Animal safety

By Lin Stone

Cherie Shrader posing with a black lab friend.

Police Chief Jim Warden welcomed Shelburne resident Cherie Shrader “to the beat” as the town’s animal control officer last year, shortly after the previous animal control officer, David Palmer passed away. Warden says, “We’re glad that Cherie has joined us. She does a really good job working the streets and is very responsible.” Although according to Shrader, Palmer’s shoes were “pretty big shoes to fill.”

Warden explained, “Palmer was Shelburne’s animal control officer for the last 11 years; he was a great guy and a very funny old Vermonter. Although Palmer took calls for both wildlife and domestic pets, Shrader’s responsibility is domestic animals. The police and the game wardens now handle wildlife calls.”

This year Warden reports that he is very concerned by the more than usual number of unleashed dogs that have bitten other dogs or people. “We have a situation in town with more dogs running loose and more incidents of attacks. Numerous cases recently – five or six bites reported within just the last couple of months. Often the owner says, ‘My dog won’t hurt a soul,’ but the owners aren’t always as capable of keeping their dogs under control when they’re off leash as they want to think. ”

Shrader also shared that “Just yesterday an unleashed dog bit a runner in one of our neighborhoods. His electric dog collar was not effective or working. The dog owner had told a concerned runner, ‘Oh he just makes a lot of noise.’ But the dog bit her and when the runner got home she found that the dog’s nip had in fact drawn blood. Now this woman has to worry and wonder about rabies and tetanus.

 “All we want to do,” Shrader continued, “is to protect the public, and in particular, to be certain that all pets are up to date on their rabies shots, because accidents do happen, despite every human and dog’s best intentions.”

The town rules require that owners register their cats and dogs with the town and keep their dogs on a leash and under control at all times, including when walking on the town’s recreational paths [friendly note: Shrader likes to walk the paths too !]. However, dogs may be off leash in the town’s new (free!) dog park off Harbor Road. Shrader adds that it is helpful if pets also have tags with name and phone numbers so that if lost, found, or hurt, pets can be promptly returned to their owners. Town fees for registration after April 1 are $13 if the dog or cat is neutered and $19 if not and require a copy of the rabies certificate when you come in. Shrader notes that it is important to register cats too – particularly if they go outside and are at increased risk of contact with wild animals that may carry the rabies virus: cats scratch and can readily transfer the virus to humans! There have now been three confirmed cases of rabid skunks in Shelburne; two as reported last week found on Shelburne Farms and one last weekend on Thomas Road.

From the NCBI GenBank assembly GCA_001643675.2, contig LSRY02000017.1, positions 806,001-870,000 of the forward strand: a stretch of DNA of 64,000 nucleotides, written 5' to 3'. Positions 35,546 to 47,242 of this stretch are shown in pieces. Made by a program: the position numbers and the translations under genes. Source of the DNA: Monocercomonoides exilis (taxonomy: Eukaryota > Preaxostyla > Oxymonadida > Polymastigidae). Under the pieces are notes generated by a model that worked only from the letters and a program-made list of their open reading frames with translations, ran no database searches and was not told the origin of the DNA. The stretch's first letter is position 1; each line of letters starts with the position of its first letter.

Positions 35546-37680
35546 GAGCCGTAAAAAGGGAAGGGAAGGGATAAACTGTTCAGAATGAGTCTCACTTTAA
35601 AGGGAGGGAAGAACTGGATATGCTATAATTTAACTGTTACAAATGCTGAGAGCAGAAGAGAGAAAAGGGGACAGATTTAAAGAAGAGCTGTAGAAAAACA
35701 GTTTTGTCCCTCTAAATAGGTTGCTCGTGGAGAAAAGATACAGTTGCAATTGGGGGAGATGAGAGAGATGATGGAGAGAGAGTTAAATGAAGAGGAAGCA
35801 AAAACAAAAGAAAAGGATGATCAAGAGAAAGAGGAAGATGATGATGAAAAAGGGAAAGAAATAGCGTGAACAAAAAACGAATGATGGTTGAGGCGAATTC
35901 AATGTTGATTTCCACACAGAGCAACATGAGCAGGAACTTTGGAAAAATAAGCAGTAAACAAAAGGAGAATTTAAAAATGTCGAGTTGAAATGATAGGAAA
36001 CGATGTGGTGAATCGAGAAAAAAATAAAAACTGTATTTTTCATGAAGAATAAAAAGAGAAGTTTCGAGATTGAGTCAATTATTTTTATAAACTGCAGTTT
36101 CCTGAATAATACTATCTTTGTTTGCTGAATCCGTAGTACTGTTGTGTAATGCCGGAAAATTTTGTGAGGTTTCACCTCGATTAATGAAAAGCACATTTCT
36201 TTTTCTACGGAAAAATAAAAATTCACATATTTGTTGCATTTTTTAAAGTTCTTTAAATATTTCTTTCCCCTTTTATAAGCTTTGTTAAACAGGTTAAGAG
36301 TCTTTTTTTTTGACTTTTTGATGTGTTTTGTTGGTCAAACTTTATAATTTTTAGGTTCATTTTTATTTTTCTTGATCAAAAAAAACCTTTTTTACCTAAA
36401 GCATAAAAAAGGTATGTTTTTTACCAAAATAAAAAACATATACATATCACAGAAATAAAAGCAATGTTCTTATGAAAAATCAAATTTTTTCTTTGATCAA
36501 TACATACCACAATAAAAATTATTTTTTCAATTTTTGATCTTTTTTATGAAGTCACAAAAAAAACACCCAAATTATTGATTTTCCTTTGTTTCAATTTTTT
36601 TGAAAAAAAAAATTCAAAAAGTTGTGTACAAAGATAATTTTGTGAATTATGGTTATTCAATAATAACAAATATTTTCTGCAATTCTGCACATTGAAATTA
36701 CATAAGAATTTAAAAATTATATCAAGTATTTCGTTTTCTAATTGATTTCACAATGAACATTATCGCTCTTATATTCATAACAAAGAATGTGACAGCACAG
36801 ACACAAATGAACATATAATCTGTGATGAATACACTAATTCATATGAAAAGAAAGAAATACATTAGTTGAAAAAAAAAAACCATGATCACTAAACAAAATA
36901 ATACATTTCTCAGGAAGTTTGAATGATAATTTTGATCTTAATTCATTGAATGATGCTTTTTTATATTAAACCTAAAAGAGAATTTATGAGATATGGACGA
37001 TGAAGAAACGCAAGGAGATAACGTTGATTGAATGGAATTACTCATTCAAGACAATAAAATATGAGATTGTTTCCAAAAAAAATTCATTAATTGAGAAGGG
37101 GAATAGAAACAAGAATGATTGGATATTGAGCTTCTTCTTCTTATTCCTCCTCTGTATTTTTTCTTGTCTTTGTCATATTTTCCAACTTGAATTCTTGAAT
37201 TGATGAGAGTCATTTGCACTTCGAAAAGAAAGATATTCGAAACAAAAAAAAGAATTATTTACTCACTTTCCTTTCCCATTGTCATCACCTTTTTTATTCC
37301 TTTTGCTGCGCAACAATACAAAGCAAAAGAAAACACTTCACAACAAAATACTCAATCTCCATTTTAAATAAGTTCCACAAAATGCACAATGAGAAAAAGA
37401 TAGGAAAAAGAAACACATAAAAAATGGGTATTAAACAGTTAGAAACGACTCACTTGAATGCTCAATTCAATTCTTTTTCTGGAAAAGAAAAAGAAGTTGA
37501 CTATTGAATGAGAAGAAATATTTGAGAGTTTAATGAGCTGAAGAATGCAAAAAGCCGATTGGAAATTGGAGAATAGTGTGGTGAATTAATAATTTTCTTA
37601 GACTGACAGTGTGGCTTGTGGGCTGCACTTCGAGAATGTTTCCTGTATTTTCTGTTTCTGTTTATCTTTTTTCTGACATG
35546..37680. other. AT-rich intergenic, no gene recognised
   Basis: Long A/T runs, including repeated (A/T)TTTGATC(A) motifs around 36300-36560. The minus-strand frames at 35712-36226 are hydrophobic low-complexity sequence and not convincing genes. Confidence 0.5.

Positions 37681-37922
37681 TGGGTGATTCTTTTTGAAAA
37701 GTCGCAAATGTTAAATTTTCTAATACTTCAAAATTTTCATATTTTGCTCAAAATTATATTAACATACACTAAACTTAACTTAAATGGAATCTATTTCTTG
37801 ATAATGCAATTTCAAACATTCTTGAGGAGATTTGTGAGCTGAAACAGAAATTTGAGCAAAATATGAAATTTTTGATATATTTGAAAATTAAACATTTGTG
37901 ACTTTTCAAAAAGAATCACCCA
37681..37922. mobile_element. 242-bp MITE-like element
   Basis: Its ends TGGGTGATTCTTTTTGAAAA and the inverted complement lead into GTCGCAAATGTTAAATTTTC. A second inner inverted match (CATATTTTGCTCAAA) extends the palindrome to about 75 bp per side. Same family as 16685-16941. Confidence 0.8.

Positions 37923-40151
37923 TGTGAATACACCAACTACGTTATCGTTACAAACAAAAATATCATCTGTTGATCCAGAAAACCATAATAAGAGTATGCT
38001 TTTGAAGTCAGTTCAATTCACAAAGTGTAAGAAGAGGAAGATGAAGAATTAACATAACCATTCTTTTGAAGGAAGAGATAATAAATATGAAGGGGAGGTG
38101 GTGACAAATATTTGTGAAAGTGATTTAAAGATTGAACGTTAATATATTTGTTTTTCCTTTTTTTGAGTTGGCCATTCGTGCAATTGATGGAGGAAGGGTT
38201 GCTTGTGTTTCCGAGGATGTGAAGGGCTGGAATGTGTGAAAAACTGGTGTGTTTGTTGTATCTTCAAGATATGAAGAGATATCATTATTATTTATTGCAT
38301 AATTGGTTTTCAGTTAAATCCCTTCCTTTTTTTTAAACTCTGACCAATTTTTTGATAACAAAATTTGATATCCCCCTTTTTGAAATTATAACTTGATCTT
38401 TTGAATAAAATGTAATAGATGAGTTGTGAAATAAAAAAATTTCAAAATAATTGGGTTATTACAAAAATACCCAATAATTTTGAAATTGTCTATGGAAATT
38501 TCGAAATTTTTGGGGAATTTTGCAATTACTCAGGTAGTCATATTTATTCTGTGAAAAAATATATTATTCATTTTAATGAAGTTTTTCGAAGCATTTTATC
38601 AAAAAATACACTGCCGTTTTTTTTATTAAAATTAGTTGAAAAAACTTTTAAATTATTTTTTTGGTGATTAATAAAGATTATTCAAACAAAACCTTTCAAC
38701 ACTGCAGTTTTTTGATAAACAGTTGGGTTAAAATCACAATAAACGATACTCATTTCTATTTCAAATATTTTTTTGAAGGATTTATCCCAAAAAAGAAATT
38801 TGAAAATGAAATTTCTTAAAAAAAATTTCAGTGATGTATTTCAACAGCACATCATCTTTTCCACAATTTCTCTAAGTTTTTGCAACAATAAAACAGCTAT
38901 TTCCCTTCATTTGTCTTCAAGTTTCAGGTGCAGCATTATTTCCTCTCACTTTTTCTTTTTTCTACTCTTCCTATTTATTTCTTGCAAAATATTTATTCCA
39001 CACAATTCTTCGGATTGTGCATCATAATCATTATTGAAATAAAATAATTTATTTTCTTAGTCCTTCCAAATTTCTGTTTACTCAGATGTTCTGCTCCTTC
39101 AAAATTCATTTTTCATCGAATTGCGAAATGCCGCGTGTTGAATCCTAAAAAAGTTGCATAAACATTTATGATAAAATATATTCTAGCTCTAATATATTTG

So far, 654 domestic animals are registered in Shelburne, and reportedly, that’s likely only a quarter of the number of household pets that need to be.

“The reason we want your pets registered,” Shrader explained, “is to be sure we can get them back home safely and in a reasonable amount of time. If we can’t find the owner, we usually try to find the animal a good adoptive home. The rescuer generally gets first right of refusal. Then, if those options don’t pan out, we call the humane society.”

Shrader offers this good neighbor and safety advice: if you find a friendly pet running loose, try to keep it safe and away from the road and cars. If it has a collar, tie it to a tree or put it in a garage until animal control gets there. If you have lost an animal, call dispatch right away, don’t wait; also, don’t forget to call dispatch back as soon as the animal is found.

Finally, Shrader wants to note and thank everyone who takes the time and care to call animal control and to grab a loose animal and keep it safe until she gets there, reiterating that the animal control officers only concern is ensuring both animal and human safety.

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